This means that you lose the story and context of how the project was developed, and what decisions and changes were made during the lifetime of the project so far. Also, if multiple people developed it, now there is only one person being attributed - the one who made the single new commit.
Also, if I’m considering adding your module to my project, personally I’m less likely to do so if I only see one "initial commit". I’d like to see the activity from the days, weeks or months prior to it being released.
What this does allow though is to easily remove references to client names etc before pushing the code.Use a subtree split
An alternative method is to use git-subtree, a Git command that "merges subtrees together and split repository into subtrees". In this scenario, we can use split to take a directory from within the site repo and split it into it’s own separate repository, keeping the commit history intact.
Here is the description for the split command from the Git project itself:
Extract a new, synthetic project history from the history of the subtree. The new history includes only the commits (including merges) that affected , and each of those commits now has the contents of at the root of the project instead of in a subdirectory. Thus, the newly created history is suitable for export as a separate git repository.
Note: This command needs to be run at the top level of the repository. Otherwise you will see an error like "You need to run this command from the toplevel of the working tree.".
To find the path to the top level, run git rev-parse --show-toplevel.
In order to do this, you need specify the prefix for the subtree (i.e. the directory that contains the project you’re splitting) as well as a name of a new branch that you want to split onto.git subtree split --prefix web/modules/custom/my_new_module -b split_my_new_module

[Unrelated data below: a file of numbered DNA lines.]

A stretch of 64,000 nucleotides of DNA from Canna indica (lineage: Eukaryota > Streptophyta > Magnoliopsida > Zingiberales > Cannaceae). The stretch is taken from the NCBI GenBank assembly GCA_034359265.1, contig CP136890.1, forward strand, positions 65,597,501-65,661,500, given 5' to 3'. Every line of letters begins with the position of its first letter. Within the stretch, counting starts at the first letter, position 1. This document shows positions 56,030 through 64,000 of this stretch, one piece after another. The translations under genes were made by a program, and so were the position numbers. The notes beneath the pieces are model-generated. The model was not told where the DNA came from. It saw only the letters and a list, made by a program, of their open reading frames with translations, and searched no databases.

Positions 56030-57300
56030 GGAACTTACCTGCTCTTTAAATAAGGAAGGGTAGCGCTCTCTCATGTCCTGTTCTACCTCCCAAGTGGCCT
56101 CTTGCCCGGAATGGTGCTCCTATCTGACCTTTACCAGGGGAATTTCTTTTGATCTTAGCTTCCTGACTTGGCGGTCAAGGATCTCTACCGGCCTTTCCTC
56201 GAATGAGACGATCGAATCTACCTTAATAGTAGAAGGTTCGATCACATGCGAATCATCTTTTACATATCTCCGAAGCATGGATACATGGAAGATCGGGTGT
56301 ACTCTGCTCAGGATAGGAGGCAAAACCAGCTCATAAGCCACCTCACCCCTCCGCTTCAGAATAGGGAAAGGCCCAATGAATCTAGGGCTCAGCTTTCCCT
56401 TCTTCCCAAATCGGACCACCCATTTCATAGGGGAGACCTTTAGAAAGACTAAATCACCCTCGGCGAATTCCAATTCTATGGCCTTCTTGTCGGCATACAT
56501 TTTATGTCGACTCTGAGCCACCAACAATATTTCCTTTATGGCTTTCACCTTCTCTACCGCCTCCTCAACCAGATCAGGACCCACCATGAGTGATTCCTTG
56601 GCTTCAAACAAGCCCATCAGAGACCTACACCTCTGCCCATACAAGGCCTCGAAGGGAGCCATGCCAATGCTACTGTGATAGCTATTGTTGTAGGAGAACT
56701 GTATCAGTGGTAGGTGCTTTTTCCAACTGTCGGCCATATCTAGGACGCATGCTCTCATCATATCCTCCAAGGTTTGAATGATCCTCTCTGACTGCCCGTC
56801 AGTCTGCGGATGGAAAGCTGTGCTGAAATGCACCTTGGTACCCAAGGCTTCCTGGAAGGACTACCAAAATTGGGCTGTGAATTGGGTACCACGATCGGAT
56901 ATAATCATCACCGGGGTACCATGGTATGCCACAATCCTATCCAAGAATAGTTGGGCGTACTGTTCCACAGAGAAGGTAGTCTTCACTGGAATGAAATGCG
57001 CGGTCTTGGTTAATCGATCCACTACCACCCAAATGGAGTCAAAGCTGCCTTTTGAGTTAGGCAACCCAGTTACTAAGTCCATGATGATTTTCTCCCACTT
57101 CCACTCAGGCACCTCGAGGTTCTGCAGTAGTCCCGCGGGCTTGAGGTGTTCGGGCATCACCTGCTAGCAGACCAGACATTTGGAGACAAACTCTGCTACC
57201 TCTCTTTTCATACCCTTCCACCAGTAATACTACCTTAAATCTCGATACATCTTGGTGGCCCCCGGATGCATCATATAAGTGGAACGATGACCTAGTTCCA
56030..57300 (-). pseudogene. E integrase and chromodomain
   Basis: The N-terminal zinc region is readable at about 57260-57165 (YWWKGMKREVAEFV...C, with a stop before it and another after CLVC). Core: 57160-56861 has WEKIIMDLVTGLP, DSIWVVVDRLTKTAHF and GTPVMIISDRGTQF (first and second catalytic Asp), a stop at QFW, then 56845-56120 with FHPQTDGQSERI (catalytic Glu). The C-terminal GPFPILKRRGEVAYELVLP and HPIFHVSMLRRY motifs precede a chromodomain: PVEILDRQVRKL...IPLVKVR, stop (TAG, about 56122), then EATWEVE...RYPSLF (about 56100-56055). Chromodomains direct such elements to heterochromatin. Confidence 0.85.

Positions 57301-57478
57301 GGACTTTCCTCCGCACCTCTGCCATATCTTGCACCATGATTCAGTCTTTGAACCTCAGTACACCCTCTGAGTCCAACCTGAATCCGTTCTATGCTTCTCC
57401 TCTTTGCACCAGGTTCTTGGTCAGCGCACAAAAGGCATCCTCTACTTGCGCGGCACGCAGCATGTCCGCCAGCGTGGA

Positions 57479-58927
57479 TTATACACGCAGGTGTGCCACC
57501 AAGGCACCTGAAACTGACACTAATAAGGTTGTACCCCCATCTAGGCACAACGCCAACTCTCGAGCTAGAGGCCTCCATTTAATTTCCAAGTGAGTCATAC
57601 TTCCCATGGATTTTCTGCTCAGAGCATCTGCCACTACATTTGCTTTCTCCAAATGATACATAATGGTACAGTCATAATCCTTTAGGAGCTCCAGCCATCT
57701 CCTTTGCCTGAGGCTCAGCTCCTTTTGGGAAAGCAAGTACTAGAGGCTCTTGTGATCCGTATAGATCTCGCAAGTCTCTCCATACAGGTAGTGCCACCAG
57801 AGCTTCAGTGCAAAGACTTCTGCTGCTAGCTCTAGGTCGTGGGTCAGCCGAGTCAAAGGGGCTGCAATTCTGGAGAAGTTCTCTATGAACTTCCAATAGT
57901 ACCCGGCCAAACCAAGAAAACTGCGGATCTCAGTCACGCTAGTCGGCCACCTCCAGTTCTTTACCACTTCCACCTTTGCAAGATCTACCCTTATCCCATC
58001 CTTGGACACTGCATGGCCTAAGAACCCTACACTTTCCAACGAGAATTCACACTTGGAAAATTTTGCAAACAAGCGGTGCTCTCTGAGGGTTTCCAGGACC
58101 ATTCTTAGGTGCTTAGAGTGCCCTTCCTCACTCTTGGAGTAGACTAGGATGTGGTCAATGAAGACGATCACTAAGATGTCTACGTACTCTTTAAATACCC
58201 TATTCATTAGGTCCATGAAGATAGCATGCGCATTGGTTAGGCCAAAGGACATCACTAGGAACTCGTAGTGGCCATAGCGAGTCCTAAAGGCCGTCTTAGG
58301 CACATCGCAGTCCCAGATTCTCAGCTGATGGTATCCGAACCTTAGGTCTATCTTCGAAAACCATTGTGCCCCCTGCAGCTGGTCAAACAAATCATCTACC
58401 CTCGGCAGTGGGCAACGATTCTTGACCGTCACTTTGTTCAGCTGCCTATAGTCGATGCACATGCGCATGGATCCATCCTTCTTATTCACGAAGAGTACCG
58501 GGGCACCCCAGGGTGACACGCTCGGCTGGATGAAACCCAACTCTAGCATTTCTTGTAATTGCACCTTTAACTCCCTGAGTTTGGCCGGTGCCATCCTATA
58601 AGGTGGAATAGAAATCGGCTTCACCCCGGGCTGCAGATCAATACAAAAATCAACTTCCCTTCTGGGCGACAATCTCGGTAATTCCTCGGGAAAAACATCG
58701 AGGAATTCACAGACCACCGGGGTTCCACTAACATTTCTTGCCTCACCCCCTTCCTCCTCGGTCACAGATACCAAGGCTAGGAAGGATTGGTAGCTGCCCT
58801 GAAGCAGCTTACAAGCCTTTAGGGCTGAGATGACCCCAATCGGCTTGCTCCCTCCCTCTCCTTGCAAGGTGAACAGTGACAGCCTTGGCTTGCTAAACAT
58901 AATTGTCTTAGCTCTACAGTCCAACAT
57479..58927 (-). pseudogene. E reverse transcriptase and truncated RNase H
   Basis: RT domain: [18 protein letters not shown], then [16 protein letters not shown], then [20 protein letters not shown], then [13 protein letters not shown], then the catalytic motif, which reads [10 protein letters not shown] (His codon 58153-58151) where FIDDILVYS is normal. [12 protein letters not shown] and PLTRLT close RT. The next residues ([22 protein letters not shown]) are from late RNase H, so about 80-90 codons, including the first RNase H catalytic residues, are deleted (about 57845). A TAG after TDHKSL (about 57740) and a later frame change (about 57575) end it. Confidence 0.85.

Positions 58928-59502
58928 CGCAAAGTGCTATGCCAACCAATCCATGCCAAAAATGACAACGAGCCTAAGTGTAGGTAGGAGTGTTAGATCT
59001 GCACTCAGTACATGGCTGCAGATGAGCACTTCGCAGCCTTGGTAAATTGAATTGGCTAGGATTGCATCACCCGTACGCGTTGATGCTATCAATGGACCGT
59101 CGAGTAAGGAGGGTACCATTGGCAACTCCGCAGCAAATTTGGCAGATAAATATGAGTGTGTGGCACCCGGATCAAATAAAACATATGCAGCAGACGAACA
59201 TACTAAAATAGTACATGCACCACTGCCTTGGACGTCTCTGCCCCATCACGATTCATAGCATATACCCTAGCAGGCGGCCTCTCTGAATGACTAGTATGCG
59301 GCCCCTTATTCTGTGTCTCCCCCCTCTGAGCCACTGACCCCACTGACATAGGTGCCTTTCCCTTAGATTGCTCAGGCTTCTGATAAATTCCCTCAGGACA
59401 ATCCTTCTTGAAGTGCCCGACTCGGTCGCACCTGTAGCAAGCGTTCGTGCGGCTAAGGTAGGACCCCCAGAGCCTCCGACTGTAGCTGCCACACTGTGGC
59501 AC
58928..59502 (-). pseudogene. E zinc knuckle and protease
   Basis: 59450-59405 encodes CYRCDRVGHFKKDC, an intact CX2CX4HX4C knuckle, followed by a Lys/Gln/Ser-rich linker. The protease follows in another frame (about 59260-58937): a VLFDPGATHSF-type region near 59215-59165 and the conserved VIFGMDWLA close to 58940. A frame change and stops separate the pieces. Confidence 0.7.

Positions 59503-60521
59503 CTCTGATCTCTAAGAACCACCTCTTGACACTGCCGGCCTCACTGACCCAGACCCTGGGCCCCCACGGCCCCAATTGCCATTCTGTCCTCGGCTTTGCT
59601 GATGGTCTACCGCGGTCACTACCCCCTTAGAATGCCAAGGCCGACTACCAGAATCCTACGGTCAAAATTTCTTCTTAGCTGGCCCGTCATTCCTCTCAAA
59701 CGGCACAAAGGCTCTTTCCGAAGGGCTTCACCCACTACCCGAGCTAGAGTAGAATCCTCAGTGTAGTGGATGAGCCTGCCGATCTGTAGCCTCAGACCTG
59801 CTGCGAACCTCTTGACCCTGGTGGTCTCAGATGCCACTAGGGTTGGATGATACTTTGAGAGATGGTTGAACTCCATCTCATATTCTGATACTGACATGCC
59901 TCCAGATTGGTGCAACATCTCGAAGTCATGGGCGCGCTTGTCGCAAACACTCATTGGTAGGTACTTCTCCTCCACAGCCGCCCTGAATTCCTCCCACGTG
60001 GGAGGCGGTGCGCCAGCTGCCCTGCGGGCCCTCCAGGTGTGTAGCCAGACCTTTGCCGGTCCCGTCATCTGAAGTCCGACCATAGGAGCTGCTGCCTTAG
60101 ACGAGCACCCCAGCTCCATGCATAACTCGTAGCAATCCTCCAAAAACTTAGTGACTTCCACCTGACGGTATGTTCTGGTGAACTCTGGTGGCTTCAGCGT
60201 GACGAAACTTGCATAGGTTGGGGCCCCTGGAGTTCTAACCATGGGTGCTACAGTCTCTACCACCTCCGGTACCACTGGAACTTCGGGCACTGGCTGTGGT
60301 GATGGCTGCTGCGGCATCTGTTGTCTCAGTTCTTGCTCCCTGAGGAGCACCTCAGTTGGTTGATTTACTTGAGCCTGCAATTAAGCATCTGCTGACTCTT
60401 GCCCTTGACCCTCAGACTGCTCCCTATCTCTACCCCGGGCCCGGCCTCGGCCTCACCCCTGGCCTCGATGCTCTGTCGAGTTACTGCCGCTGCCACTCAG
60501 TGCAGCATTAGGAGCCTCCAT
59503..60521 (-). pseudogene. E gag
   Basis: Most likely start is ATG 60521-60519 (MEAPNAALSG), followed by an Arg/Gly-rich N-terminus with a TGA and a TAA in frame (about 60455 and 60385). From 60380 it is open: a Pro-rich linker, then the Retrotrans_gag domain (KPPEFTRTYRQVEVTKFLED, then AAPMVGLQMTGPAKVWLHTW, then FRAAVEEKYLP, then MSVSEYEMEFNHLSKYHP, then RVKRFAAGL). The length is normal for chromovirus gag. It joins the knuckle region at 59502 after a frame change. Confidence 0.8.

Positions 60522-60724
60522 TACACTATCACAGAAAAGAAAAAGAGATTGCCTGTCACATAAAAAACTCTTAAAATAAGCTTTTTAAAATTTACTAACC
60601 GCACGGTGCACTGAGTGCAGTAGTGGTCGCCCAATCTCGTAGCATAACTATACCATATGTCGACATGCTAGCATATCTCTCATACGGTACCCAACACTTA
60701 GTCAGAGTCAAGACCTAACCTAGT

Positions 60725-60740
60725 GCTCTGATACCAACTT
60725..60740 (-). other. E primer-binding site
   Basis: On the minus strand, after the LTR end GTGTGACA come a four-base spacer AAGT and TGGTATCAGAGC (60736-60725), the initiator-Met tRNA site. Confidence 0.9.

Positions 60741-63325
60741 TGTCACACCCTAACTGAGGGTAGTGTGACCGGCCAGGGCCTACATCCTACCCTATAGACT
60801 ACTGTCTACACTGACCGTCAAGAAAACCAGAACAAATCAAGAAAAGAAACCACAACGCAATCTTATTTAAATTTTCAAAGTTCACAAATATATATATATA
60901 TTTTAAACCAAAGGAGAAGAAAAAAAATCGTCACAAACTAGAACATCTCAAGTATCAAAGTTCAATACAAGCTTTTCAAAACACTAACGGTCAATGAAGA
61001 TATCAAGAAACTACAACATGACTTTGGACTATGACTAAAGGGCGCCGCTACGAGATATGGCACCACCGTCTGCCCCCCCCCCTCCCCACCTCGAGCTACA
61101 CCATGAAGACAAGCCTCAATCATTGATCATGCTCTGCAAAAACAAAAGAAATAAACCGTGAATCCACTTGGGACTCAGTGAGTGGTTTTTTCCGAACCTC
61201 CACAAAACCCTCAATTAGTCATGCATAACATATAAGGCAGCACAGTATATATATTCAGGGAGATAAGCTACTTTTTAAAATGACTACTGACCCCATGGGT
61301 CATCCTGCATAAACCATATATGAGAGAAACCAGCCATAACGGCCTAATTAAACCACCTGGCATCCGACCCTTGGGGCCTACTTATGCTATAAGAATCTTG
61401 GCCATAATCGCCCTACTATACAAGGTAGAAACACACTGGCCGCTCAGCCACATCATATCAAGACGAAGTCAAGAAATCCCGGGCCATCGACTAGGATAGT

When complete, you should see a confirmation message showing the branch name and the commit SHA of the branch.Created branch 'split_my_new_module' 7edcb4b1f4dc34fc3b636b498f4284c7d98c8e4a
If you run git branch, you should now be able to see the new branch, and if you run git log --oneline split_my_new_module, you should only see commits for that module.
If you do need to tidy up a particular commit to remove client references etc, change a commit message or squash some commits together, then you can do that by checking out the new branch, running an interactive rebase and making the required amends.git checkout split_my_new_module git rebase -i --root
Once everything is in the desired state, you can use git push to push to the remote repo - specifying the repo URL, the local branch name and the remote branch name:git push email@example.com:project/my_new_module.git split_my_new_module:8.x-1.x
In this case, the new branch will be 8.x-1.x.
Here is a screenshot of example module that I’ve split and pushed to GitLab. Notice that there are multiple commits in the history, and each still attributed to it’s original author.
Also, as this is standard Git functionality, you can follow the same process to extract PHP libraries, Symfony bundles, WordPress plugins or anything else.
One of the common issues I've noticed when working with customers is the tendency to treat non-production environments, such as dev or stage, as less important with respect to security.
This is understandable since these environments are effectively disposable and could be rebuilt from production at any time. However an important consideration that should be taken into account is what data lives in these environments.Tags: acquia drupal planet